Open Africa works mostly with rural and marginalised communities, who face many development constraints, the worst of which is referred to as the psychology of poverty. In this condition people have given up and don’t believe they can ever succeed, which means that to begin with their mindset has to change.
But the psychology of poverty is not the only problem affecting the will to succeed. After we had the experience of developing the first few routes, we found ourselves saying that if people asked us why Africa was struggling so badly economically, we would give a surprising answer. This answer is that fundamentally it is because too many of Africa’s people suffer from a very serious lack of confidence.
Writing this appears simplistic, but we all know that whether it be in business, sport, politics, marriage or whatever, if you don’t have self-belief in making it work it won’t work. In Africa everywhere we go we encounter a confidence vacuum. People look at us with beseeching eyes, as if to say I would love to do what you suggest but don’t think I can. For too long they have seen themselves as losers and they don’t know how to win.
Showing them how to win takes time but there are few greater rewards than seeing a turnaround in confidence from the negative to the positive.
Do you have a secret desire to see Africa but are afraid of what you may find there? Think about it.
If the answer is yes, consider the following. There is an explanation. It could be that your soul is yearning to come home. To come home to the birthplace of humankind, where your and my ancestors paved the way for who and where we are today.
This is not fanciful. People who know will tell you that just one day in the African bush can change your life forever. But of course everyone is hesitant about visiting Africa. The continent with the worst PR in the world.
Which is why Open Africa is trying to show the other side of this story and urgently needs your help. Rural Africans are among the most peaceful souls on Earth, protectors of the world’s greatest biodiversity. Poor monetarily but bountifully rich spiritually, they occupy some of the most spellbindingly beautiful places imaginable. And their hospitality, charisma and friendliness is legendary.
We have been going a long time and have made a big impact (see www.openafrica.org ). But the financial crunch has us staring down the barrel. Not critical yet but uncomfortably close. Just a few dollars could make the difference.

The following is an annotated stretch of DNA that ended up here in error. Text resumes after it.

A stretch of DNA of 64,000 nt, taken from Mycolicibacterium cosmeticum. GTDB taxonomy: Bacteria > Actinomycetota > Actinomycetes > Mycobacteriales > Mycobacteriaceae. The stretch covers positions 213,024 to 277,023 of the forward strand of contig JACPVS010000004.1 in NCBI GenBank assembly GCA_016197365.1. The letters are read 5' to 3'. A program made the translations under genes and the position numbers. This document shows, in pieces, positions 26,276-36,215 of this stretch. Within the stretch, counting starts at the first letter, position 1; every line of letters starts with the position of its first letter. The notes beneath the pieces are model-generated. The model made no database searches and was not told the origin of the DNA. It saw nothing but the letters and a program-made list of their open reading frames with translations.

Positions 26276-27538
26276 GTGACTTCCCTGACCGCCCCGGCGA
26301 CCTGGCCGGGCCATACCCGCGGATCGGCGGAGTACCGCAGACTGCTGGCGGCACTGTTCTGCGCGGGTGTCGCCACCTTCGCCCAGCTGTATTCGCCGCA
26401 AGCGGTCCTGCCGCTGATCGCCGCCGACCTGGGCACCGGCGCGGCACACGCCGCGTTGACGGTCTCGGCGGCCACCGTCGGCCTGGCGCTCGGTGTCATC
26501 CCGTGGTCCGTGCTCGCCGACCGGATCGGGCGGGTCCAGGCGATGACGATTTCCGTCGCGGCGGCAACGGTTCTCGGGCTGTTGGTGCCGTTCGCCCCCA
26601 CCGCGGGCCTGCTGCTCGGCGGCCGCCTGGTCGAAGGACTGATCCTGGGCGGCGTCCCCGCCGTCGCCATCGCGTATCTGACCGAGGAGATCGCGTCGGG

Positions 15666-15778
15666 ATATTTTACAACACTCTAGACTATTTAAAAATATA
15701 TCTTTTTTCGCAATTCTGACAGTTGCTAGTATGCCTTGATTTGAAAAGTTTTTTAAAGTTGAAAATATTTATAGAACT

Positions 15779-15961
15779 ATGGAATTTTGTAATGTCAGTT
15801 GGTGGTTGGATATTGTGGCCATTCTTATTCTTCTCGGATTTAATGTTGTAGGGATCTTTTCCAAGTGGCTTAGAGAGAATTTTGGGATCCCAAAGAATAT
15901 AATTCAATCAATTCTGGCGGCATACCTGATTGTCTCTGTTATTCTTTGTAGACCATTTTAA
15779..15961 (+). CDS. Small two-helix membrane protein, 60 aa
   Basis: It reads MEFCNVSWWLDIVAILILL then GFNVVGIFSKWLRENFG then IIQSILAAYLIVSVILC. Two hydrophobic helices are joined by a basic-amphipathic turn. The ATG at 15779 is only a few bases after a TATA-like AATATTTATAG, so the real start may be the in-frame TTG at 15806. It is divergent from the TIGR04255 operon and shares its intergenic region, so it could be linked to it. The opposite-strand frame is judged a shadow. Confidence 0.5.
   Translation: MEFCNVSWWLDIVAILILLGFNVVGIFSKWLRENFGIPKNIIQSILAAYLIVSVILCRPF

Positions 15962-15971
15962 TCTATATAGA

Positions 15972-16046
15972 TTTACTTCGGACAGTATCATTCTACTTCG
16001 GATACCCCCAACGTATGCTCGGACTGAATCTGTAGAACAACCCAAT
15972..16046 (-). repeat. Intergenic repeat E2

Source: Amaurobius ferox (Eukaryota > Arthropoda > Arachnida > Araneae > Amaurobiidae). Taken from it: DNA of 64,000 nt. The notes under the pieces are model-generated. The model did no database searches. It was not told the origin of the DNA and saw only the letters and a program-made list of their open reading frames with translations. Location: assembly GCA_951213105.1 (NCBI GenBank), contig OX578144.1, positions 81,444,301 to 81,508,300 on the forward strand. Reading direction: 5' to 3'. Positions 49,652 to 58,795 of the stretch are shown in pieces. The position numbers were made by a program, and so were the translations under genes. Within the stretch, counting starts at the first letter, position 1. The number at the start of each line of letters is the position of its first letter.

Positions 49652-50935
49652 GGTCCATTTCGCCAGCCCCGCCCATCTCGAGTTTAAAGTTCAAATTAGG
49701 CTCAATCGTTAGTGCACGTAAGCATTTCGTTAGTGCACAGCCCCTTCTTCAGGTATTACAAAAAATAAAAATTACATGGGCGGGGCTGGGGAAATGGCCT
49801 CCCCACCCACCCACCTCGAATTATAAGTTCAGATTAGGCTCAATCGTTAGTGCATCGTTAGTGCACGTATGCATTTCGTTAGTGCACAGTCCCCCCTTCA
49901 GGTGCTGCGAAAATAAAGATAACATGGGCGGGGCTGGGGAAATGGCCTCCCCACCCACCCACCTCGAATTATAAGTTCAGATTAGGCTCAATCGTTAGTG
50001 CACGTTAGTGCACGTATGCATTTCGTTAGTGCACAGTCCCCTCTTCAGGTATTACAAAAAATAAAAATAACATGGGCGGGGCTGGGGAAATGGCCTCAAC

Anton Rupert, an extraordinarily successful businessman who founded and built up a huge empire, once said that people who do not believe in dreams are not realists. Right. We agree. But you can’t achieve a dream without facing reality.
If you have been following this series of blogs you will know by now that Open Africa’s vision, dubbed an African dream, is to link the splendours of Africa in a network of tourism routes from the Cape to Cairo. This in the interests of spreading wealth (job creation) in synergy with expanding biodiversity. Finding money to do this brought us face to face with the first reality, which is that it is very difficult to raise funds for grass-roots initiatives. We know that now but didn’t in the beginning. Initially we believed that given the vast amounts of money allocated to upliftment in Africa, any plan that was effective and economical on top of that would easily attract funding. This turned out to be naïve for many reasons.
Most aid funding is channelled through governments and once caught up there is practically inaccessible to NGO’s. Funding from corporate social investment programs is available but takes a huge amount of effort to secure. It also tends to be inconsistent in that it follows whatever causes are receiving the most attention from time to time. Another thing, howsoever good social entrepreneurs may be at accomplishing their cause, this talent is seldom twinned with fundraising flair, which is a quite different skill. All we know for sure is that it is about building relationships, which is what this blog is really about. So please you tell us if we are succeeding or otherwise in striking a responsive chord with you? If not, we have a problem, and if still not after you have looked at www.openafrica.org then the problem is doubly serious.
Once the Open Africa vision could be proclaimed as something to which Africa’s people can subscribe, associated with pride and holding a promise in which all can genuinely believe, we needed a symbol to reflect the spirit of this. Quite different talents are required for such things and when an artist volunteered to have a crack at designing something, the only lead we could give him was that we wished it could somehow be associated with fossilized human footprints discovered near Cape Town. The earliest evidence of the existence of humanity in its present form, these footprints were whimsically referred to as those of Eve and noteworthy in terms of global interest in such things, the issue of the National Geographic magazine that carried the story of their discovery attracted the second highest readership count of that magazine ever recorded – second only to the landing of a man on the moon.
Rick Gore, the senior assistant editor of National Geographic, who wrote up the story of these footprints, ended the article with the following words, echoing the yearning of people everywhere to reconnect with the Earth and with their roots – one of the main themes of the Open Africa:
“We cover the prints with sand and head back down the beach. I turn and conjure a parting image of that lone figure standing atop the dune, hair blowing in the breeze, dark skin aglow in the sunset. In my mind she will forever be Eve. I know that’s romantic, but I’m a modern human, and I need my symbols and stories to make sense of this world. I imagine her taking that first step down the dune. It’s a small and tentative step, latent with curiosity, and 117 000 years later we still don’t know where it will ultimately lead.”
This African Footprint is intended to encourage amplification of the Open Africa vision in the minds of all those who care about Africa’s people, plants, and animals.